Comparison of Salmonella enterica Serovars Typhi and Typhimurium Reveals Typhoidal Serovar-Specific Responses to Bile
AuthorJohnson, R; Ravenhall, M; Pickard, D; Dougan, G; Byrne, A; Frankel, G
Source TitleInfection and Immunity
PublisherAMER SOC MICROBIOLOGY
University of Melbourne Author/sDougan, Gordon
AffiliationMicrobiology and Immunology
Document TypeJournal Article
CitationsJohnson, R., Ravenhall, M., Pickard, D., Dougan, G., Byrne, A. & Frankel, G. (2018). Comparison of Salmonella enterica Serovars Typhi and Typhimurium Reveals Typhoidal Serovar-Specific Responses to Bile. INFECTION AND IMMUNITY, 86 (3), https://doi.org/10.1128/IAI.00490-17.
Access StatusOpen Access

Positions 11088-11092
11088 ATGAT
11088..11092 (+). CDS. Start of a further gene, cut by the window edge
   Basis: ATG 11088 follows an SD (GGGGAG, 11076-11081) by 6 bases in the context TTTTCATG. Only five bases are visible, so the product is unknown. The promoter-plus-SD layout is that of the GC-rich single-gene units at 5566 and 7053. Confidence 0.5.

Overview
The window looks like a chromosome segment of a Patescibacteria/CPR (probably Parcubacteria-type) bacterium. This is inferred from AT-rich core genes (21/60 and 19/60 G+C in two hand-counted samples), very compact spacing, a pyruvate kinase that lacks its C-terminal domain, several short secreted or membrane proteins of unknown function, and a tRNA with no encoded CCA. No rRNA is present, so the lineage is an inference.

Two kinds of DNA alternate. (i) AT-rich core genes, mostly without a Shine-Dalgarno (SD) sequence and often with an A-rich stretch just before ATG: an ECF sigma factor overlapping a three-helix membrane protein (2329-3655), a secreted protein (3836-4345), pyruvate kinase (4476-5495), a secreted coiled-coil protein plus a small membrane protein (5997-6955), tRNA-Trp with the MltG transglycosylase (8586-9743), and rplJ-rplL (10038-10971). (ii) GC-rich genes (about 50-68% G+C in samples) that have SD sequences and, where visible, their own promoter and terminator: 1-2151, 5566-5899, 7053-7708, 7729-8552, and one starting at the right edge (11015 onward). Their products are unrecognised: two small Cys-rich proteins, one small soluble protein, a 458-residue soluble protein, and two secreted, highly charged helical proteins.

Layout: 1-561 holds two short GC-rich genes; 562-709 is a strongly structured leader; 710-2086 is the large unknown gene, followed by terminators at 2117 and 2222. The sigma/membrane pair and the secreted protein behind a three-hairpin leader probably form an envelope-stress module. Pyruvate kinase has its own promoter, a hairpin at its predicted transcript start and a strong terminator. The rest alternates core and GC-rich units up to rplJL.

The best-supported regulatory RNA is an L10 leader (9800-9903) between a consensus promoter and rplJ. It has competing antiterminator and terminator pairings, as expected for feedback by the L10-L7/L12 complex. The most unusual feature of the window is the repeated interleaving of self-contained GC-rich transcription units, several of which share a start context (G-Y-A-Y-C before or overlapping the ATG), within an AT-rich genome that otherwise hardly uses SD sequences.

Salmonella enterica serovars Typhi and Typhimurium cause typhoid fever and gastroenteritis, respectively. A unique feature of typhoid infection is asymptomatic carriage within the gallbladder, which is linked with S Typhi transmission. Despite this, S Typhi responses to bile have been poorly studied. Transcriptome sequencing (RNA-Seq) of S Typhi Ty2 and a clinical S Typhi isolate belonging to the globally dominant H58 lineage (strain 129-0238), as well as S Typhimurium 14028, revealed that 249, 389, and 453 genes, respectively, were differentially expressed in the presence of 3% bile compared to control cultures lacking bile. fad genes, the actP-acs operon, and putative sialic acid uptake and metabolism genes (t1787 to t1790) were upregulated in all strains following bile exposure, which may represent adaptation to the small intestine environment. Genes within the Salmonella pathogenicity island 1 (SPI-1), those encoding a type IIII secretion system (T3SS), and motility genes were significantly upregulated in both S Typhi strains in bile but downregulated in S Typhimurium. Western blots of the SPI-1 proteins SipC, SipD, SopB, and SopE validated the gene expression data. Consistent with this, bile significantly increased S Typhi HeLa cell invasion, while S Typhimurium invasion was significantly repressed. Protein stability assays demonstrated that in S Typhi the half-life of HilD, the dominant regulator of SPI-1, is three times longer in the presence of bile; this increase in stability was independent of the acetyltransferase Pat. Overall, we found that S Typhi exhibits a specific response to bile, especially with regard to virulence gene expression, which could impact pathogenesis and transmission.
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